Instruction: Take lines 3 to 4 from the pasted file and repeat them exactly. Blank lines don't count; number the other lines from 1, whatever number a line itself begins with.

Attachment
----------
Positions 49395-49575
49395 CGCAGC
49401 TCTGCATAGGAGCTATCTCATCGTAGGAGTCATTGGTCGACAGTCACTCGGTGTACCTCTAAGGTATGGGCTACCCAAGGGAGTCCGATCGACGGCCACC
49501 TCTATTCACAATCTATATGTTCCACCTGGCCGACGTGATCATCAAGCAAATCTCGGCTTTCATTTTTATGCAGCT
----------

49401 TCTGCATAGGAGCTATCTCATCGTAGGAGTCATTGGTCGACAGTCACTCGGTGTACCTCTAAGGTATGGGCTACCCAAGGGAGTCCGATCGACGGCCACC
49501 TCTATTCACAATCTATATGTTCCACCTGGCCGACGTGATCATCAAGCAAATCTCGGCTTTCATTTTTATGCAGCT